Rugby helping Barrow survive Somerset snub
Jeremy Blackmore discovers that a keeper’s love of another sport may be key to him fulfilling his dream at a new county
Former Somerset keeper Alex Barrow has turned to rugby, his first sporting love, as he seeks to rebuild a career in professional sport after being released by the county at the end of last season.
Barrow turned out for Taunton RFC in five matches before Christmas after initially going to their Hyde Park ground to work on his fitness. He now hopes the experience will help him rebuild his cricket career as he embarks on two months at the Gary Kirsten Academy in South Africa.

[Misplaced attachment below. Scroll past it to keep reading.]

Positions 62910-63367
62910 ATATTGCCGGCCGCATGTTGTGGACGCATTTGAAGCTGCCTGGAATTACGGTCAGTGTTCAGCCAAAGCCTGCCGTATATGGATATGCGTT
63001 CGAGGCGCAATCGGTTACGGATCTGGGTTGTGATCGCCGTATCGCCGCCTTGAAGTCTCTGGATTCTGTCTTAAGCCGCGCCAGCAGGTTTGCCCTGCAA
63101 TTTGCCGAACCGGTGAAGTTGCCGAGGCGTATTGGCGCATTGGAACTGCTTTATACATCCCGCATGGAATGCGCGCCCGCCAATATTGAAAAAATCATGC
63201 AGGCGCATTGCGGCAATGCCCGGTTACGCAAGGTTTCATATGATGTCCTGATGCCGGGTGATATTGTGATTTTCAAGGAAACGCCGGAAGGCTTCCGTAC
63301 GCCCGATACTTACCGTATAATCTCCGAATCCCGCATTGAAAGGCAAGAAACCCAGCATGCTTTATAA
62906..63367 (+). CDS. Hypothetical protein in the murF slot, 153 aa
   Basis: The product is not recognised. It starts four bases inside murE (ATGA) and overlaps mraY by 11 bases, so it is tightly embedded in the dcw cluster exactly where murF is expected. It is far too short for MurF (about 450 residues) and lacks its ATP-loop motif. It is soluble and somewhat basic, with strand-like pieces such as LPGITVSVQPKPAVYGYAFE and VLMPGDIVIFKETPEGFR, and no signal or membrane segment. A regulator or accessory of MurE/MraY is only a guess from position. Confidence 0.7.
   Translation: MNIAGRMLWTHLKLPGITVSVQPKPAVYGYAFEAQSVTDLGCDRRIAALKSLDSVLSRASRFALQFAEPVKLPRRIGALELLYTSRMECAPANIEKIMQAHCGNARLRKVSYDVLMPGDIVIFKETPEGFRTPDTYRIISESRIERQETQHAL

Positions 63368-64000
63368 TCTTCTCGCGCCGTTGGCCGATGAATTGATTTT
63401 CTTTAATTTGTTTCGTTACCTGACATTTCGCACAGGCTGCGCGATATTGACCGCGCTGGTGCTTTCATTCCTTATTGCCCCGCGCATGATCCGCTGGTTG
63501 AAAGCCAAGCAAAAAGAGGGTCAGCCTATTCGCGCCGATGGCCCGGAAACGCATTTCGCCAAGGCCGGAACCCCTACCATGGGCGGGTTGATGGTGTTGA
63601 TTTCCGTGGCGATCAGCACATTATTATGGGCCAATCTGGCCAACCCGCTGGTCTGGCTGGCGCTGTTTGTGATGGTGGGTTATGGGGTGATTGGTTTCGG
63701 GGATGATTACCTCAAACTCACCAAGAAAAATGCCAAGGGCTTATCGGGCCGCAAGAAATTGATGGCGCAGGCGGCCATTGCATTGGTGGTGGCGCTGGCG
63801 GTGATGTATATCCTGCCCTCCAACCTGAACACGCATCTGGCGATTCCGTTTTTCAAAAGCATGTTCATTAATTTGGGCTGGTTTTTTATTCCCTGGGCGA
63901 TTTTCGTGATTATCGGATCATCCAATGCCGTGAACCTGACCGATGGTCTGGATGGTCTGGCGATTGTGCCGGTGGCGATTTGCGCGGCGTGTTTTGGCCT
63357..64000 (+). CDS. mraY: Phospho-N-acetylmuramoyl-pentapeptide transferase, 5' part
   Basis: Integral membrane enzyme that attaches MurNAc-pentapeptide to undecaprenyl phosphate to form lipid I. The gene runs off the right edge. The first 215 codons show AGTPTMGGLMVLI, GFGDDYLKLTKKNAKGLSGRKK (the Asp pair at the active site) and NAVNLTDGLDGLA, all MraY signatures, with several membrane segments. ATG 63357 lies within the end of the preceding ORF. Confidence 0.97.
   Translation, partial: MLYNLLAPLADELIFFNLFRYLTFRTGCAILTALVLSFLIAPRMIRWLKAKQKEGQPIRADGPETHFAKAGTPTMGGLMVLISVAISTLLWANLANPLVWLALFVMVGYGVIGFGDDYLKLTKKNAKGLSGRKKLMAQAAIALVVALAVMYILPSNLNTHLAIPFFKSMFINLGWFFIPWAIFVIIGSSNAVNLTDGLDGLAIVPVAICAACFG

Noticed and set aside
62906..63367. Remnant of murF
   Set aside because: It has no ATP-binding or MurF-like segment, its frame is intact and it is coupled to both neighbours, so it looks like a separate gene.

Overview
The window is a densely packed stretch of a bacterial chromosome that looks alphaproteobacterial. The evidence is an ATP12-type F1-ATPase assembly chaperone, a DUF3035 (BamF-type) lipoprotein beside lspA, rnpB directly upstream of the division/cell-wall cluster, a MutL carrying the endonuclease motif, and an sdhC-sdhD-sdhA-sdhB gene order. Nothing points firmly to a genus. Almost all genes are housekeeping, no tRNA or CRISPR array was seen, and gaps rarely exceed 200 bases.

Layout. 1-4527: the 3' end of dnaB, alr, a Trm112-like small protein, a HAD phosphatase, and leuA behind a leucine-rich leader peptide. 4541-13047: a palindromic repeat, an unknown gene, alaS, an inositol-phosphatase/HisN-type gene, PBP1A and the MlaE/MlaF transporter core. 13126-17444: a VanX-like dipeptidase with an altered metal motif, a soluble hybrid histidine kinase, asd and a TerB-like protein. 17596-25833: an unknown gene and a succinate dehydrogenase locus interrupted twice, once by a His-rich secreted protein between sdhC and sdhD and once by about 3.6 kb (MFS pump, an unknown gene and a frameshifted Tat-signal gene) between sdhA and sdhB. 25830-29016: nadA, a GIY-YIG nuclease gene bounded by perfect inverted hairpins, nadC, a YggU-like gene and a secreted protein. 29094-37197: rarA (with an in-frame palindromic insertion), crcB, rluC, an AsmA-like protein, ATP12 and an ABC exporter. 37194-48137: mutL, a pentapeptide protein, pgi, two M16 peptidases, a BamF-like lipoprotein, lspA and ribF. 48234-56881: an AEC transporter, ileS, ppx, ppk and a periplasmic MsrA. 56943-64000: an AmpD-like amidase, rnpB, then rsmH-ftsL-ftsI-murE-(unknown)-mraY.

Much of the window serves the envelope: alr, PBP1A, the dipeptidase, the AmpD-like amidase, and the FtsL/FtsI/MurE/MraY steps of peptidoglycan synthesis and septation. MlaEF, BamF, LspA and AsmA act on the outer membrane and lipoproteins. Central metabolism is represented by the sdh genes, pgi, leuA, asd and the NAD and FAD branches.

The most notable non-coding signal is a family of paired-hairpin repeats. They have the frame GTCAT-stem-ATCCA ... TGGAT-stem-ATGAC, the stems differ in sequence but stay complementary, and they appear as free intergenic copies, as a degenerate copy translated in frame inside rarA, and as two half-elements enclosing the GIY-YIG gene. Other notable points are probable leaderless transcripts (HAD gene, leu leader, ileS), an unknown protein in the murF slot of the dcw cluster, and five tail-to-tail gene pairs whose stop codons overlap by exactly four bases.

Scrum-half Barrow, 24, played schools and age group rugby for Bath before opportunities opened up in cricket. A series of shoulder injuries took some of the enjoyment out of the game at the time, but he says pulling on a rugby shirt again gave him a real buzz.
“It was such a good thing for me to take my focus away from cricket and give me a complete break. Rugby was always my passion. I always enjoyed cricket, but if I was a little boy and someone said, ‘what do you want to do’. I would always answer, ‘I want to be a rugby player’.”
Former schoolmate and Taunton captain Mick Mason received a call from Barrow last autumn asking if there were any opportunities at the club.
“I got released and I felt that I needed something just to get me through to the end of the cricket season and give me a bit of experience and focus.